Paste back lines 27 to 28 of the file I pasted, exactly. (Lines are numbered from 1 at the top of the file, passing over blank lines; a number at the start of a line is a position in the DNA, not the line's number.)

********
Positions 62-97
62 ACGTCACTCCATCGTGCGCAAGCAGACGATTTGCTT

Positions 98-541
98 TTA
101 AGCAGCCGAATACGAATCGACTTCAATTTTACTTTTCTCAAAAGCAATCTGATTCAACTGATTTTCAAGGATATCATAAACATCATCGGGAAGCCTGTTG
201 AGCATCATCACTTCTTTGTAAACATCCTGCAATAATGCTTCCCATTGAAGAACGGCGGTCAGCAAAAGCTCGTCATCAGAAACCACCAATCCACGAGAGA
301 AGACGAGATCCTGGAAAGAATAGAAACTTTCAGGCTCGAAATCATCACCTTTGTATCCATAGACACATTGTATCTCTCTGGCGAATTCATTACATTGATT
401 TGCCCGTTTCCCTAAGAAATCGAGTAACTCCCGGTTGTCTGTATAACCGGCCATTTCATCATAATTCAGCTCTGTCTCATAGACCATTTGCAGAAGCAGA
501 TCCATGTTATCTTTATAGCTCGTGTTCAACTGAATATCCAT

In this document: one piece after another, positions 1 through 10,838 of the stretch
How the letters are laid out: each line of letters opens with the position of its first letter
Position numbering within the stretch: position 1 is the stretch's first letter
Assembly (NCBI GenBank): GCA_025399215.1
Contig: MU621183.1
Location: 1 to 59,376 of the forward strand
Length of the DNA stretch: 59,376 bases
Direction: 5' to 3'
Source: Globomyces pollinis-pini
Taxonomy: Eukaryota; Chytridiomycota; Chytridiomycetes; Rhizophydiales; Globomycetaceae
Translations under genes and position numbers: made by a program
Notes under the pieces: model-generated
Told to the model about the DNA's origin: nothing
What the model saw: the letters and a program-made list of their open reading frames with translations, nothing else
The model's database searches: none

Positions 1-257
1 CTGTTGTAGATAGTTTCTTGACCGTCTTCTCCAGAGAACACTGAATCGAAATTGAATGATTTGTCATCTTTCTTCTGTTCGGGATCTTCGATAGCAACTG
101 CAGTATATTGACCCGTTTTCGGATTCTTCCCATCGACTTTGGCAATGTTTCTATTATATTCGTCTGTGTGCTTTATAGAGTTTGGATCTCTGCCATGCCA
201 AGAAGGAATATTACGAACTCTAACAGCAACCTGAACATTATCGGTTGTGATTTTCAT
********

101 CAGTATATTGACCCGTTTTCGGATTCTTCCCATCGACTTTGGCAATGTTTCTATTATATTCGTCTGTGTGCTTTATAGAGTTTGGATCTCTGCCATGCCA
201 AGAAGGAATATTACGAACTCTAACAGCAACCTGAACATTATCGGTTGTGATTTTCAT